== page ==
The RCMP Honour Guard led the survivors' walk on Saturday morning.

The RCMP Honour Guard led the survivors' walk on Saturday morning.

Relay for Life smashes fundraising goal

Breaking last year's record total, this year's Relay for Life drive for cancer research funds totalled $85,000 and counting

The survivor’s lap looked a little different this year, compared to 2014’s Canadian Cancer Society’s Relay for Life 12-hour marathon event at the Prince Rupert Middle School track on Saturday morning.

Instead of just the lone yellow shirts donned by the survivors, walking behind the RCMP’s Honour Guard at 10 a.m. to kick off the event for a single lap, the survivors were interspersed on the track by friends, family and all kinds of supporters who walked right beside and behind them.

It was a little more crowded, but a lot less solitary, said Relay leadership chair Sheila Seidemann.

“[The survivors] felt lonely walking by themselves last year. They wanted lots of people walking with them. There’s survivors and then there’s caregivers, but lots of people throughout the community have been supportive of them, even though they’re not particularly their family.”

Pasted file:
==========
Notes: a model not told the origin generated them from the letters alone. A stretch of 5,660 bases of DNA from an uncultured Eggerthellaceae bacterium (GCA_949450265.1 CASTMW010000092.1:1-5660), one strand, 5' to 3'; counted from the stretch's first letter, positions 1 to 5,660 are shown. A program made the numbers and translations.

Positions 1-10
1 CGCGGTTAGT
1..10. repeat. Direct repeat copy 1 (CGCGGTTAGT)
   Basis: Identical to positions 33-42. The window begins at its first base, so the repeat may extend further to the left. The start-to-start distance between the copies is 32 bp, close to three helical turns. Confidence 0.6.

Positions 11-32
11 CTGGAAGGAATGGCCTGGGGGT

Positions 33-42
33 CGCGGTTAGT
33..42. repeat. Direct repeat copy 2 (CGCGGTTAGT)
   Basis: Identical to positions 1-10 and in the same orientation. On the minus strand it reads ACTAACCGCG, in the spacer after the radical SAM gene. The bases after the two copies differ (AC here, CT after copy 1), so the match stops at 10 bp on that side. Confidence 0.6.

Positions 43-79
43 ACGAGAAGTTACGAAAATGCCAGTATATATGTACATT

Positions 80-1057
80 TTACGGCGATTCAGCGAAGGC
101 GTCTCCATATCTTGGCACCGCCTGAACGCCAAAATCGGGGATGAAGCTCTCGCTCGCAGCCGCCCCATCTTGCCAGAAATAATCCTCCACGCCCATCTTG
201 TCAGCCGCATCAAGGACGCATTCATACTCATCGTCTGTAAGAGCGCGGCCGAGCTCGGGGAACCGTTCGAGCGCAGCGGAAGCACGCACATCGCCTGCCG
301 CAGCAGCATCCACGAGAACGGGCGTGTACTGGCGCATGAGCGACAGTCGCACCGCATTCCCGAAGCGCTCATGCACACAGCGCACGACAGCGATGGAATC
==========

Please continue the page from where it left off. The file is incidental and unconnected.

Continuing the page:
And that’s what Relay for Life became on Saturday – the blend of the fighters who have battled and fought for their health alongside their brothers and sisters-in-arms, all working together to find a cure for cancer.

And topping last year’s record-breaking $73,000 raised was an even greater $85,000 contributed to cancer research for 2015. That number beats the goal of $80,000 and continues to climb as last-minute totals trickle in, Seidemann added.

“I’m really glad that today is here because there’s lots to organize and lots of things that you thought were going to go one way, and then they go another … and the organizing team, 10 of us, did such an amazing job. I had a couple ladies I gave tasks to and they just ran with it. They blew me out of the water,” said Seidemann.

Food, live music, balloons and guest speakers filled the day right until 10 p.m. with the late spring sun setting behind the coastal mountains.

Tents of all colours and backgrounds lined the track and inside, the cheers and applause for the day’s heroes lifted everyone’s spirits on a day when, quite understandably, emotions could run a bit rampant.

“It’s different for everybody,” said Seidemann.

“Some survivors find this extremely emotional. … There’s going to be emotion, there’s no way around it … to be here and support all of the cancer survivors and their families – that’s the biggest goal.”